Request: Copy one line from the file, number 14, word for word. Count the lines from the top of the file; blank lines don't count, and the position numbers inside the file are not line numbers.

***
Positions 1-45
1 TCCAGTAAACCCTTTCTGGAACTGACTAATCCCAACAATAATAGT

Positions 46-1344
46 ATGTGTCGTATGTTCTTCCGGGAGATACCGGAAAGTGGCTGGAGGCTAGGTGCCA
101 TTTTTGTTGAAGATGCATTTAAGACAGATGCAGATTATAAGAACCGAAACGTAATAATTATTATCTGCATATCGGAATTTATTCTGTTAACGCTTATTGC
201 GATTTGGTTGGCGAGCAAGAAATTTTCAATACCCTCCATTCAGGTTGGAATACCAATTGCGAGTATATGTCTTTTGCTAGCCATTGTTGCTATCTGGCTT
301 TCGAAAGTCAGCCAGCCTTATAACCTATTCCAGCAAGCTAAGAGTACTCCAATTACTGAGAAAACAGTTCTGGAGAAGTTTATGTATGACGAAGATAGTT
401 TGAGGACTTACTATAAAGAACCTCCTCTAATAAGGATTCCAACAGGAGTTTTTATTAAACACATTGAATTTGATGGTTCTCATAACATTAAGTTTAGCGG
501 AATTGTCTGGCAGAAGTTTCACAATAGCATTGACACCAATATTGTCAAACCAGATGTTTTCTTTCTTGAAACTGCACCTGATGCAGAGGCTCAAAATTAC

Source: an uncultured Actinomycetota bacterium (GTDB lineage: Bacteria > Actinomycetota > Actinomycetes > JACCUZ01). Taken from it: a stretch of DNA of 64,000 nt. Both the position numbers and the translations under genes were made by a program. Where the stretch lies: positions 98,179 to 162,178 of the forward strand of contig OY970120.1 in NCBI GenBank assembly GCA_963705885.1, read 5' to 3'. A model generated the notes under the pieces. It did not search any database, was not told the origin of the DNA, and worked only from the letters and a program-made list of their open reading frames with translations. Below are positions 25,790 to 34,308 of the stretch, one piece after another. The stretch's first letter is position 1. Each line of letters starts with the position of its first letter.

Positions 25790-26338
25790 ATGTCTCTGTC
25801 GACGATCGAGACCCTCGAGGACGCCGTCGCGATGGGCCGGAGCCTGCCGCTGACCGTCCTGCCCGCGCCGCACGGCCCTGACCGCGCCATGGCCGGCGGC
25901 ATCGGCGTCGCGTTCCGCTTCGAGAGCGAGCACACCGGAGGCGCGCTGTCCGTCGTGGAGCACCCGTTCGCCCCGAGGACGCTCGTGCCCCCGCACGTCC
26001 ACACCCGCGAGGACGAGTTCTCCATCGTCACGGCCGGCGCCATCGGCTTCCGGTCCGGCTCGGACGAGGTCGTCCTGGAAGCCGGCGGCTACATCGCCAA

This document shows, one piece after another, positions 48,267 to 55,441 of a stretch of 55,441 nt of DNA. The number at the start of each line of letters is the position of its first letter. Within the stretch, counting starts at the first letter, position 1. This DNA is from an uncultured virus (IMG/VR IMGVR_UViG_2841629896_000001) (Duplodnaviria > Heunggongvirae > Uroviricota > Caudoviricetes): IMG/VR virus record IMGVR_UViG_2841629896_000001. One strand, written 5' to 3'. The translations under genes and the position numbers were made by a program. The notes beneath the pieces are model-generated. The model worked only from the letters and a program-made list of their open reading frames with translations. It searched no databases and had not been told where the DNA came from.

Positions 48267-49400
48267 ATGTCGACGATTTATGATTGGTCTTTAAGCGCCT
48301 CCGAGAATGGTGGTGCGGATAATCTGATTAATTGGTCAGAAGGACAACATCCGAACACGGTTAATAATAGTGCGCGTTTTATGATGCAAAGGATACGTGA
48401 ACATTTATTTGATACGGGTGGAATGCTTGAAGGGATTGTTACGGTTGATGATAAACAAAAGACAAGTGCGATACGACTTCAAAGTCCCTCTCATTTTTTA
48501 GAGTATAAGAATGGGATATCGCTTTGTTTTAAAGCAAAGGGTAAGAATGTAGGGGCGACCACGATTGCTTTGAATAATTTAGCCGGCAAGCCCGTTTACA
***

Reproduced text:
25901 ATCGGCGTCGCGTTCCGCTTCGAGAGCGAGCACACCGGAGGCGCGCTGTCCGTCGTGGAGCACCCGTTCGCCCCGAGGACGCTCGTGCCCCCGCACGTCC